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Rewind: Decade after rioters lynched two policemen, Bhiwandi is a new town

Mob was protesting choice of site for new building for Nizampura police station.

Written by Zeeshan Shaikh | Mumbai |
Updated: February 9, 2016 4:48:59 am
Jaleel Ansari, riot, mumbai riot, bhiwandi riot, bhiwandi town, bhiwandi new town, mumbai police, mumbai news This burnt structure was supposed to be the new Nizampura police station. Deepak Joshi

TEN years have passed, but Jaleel Ansari can still remember the bloody and bloated faces of the bodies he picked up from Bhiwandi’s roads on July 5, 2006. Two Muslim youth had been killed in police firing, followed by the lynching of two policemen. Newspapers ran reports of a band of youth killing two policemen, mutilating and burning their corpses. It would become one of Maharashtra Police’s most embarrassing moments.

A decade later, Bhiwandi has moved on. But for people like Ansari, a single-storey structure that is now just a burnt shell — the site of a proposed police station — stands as an ugly reminder of the tragedy that visited the city in 2006.

In the crumbling Muslim-dominated town 50 km on the northern fringe of Mumbai, tragedy had struck amid protests over the choice of site for a new building for the Nizampura police station. “The condition of Nizampura police station has been abject. It is prone to flooding and is located on one of the city’s busiest stretches. The police found it difficult to manouevre around the locality and so they thought they would be able to serve better if they moved to a new structure in a more accessible part of town,” says Jaleel Ansari, a social activist.

Today, the identified site — a 2,000-sqm plot close to Quarter Gate Masjid which was being earlier used to house police officers — remains as it was abandoned then. The proposed police building that faced the wrath of rioters remains unchanged.

“The Nizampura police station still functions from its old decrepit surroundings. The destroyed structure, which has now fallen into ruin, seems to have been left standing…,” Ansari says.

Protests had begun against the selected location for the new police station building in March 2006, when a bhoomi pujan was conducted. Opposition to the project had gained momentum, a section of locals questioning the choice of a thickly populated Muslim locality for a police station. Some protesters wanted a school on the plot, another group claimed the land was part of a local cemetery. Some protesters approached court but most petitions were struck down.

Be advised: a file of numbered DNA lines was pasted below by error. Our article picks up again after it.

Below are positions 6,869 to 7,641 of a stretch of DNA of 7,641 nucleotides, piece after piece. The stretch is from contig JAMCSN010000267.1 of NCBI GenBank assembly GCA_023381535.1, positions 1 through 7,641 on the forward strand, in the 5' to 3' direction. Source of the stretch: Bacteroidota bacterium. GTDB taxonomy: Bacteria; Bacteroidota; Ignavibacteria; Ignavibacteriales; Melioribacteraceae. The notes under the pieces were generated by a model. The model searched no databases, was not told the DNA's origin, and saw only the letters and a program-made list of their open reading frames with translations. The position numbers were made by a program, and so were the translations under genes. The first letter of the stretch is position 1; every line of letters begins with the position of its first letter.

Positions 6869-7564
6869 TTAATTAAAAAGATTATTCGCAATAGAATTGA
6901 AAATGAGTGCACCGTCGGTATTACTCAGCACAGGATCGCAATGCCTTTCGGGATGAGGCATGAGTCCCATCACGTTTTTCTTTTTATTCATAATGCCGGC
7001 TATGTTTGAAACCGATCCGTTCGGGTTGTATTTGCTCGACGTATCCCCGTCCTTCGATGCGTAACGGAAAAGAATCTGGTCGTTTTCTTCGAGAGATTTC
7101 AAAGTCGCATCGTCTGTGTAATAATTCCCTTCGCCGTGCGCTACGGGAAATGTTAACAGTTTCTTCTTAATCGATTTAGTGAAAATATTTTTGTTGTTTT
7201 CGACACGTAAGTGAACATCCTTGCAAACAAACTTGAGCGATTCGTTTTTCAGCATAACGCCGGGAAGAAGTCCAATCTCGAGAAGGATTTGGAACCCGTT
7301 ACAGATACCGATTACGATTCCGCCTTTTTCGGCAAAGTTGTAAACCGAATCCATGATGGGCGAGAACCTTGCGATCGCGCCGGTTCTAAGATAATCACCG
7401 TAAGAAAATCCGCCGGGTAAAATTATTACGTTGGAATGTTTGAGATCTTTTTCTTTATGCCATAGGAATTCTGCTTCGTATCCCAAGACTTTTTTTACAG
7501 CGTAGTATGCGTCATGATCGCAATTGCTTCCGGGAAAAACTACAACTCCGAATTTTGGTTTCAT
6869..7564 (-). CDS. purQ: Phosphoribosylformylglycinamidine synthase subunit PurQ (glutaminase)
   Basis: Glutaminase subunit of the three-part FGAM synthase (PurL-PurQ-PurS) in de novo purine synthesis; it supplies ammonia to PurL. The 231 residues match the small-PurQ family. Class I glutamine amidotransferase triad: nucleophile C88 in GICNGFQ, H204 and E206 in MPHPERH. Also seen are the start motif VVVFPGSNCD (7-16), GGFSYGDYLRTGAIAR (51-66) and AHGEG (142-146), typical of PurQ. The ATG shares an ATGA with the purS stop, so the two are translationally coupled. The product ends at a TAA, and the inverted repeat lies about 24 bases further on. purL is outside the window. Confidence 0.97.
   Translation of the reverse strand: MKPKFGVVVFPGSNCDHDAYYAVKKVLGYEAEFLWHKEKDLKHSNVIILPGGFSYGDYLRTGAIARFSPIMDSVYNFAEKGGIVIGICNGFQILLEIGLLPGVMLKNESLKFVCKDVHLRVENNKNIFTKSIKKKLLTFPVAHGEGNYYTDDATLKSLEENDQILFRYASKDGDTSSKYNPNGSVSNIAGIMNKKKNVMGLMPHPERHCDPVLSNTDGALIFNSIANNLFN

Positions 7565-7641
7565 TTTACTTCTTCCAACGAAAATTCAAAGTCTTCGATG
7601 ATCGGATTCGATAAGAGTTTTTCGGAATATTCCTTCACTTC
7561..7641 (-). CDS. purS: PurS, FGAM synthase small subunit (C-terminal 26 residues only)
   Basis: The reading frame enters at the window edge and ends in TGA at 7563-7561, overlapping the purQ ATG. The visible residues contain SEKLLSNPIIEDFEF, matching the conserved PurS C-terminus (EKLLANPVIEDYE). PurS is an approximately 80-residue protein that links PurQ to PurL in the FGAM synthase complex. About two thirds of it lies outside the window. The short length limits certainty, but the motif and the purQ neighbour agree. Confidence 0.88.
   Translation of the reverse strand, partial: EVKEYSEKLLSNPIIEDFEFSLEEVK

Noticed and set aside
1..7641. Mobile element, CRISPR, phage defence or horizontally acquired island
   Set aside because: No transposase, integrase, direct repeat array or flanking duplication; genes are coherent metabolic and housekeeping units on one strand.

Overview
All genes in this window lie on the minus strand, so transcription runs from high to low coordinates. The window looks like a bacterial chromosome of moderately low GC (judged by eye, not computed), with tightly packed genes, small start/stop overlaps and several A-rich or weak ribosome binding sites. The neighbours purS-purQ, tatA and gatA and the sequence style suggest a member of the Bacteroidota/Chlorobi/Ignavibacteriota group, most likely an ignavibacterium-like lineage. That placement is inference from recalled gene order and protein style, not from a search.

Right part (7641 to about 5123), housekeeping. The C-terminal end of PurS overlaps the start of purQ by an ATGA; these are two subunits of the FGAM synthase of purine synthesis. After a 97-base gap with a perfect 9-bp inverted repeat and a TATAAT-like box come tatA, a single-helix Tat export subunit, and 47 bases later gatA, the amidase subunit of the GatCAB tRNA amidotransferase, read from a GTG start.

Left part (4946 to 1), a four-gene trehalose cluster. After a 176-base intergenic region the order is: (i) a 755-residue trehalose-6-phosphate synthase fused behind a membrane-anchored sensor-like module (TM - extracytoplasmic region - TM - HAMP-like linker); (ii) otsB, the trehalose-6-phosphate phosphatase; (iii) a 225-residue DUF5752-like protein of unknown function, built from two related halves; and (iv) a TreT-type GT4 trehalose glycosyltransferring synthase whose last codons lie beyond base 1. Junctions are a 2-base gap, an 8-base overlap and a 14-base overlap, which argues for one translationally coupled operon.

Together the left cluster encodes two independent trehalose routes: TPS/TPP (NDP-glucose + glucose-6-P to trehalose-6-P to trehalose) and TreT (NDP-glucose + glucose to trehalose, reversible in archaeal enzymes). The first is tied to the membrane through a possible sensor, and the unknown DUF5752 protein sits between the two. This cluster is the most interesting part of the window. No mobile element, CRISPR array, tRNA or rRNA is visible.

Finally, a protest was held at Azad Maidan on July 4, 2006. And on July 5, 2006, a word-of-mouth campaign asked people to collect near the proposed police station. In spite of a heavy downpour that had caused half of Bhiwandi to be submerged, a mob of hundreds gathered near the plot.

“They claimed they had gathered to pray for an end to the downpour. But the police were justifiably jittery — the mob could have gathered at the mosque nearby but chose this controversial plot,” Imtiyaz Shaikh, a Bhiwandi resident, says.

No one is certain who cast the first stone, but things deteriorated rapidly. The mob tried to destroy the structure and attacked the policemen. Subsequently, the police opened fire, killing two. As news of the firing spread, mobs of young Muslims stepped out on to the streets. Two policemen, Ramesh Jagtap and Balasaheb Gangurde, spotted a mob gathering near the Baug-e-Firdous mosque. As they tried to disperse a mob of rioters threatening to burn state transport buses, the duo was pounced upon and lynched. Further trouble was thwarted after a police van appeared on the scene.

Soon after, the police machinery went into overdrive to provide justice to their slain co-workers. Hundreds of young men were picked up by the local police and detained. “During those few months, you could hardly find any young man in Bhiwandi. Most of them were asked to leave the town as the police were picking up all young Muslims,” resident Khalil Pathan remembers.

Charges would later be filed against close-to-a-dozen Muslim youngsters for the murder of the two policemen. The case is still on, though many of the accused are out on bail.

Meanwhile, Bhiwandi has transformed. Its warehouses now spread over seven-crore sqft, the largest in Asia. They pack and deliver everything, from white goods to lingerie that Indians order on e-commerce websites. A lone flyover in the city bypasses parts of the city where mayhem ruled 10 years back. The state government has created an additional police station, increasing the number of police stations in Bhiwandi from five to six. Nizampura police station, however, continues to function from its old, crumbling location.

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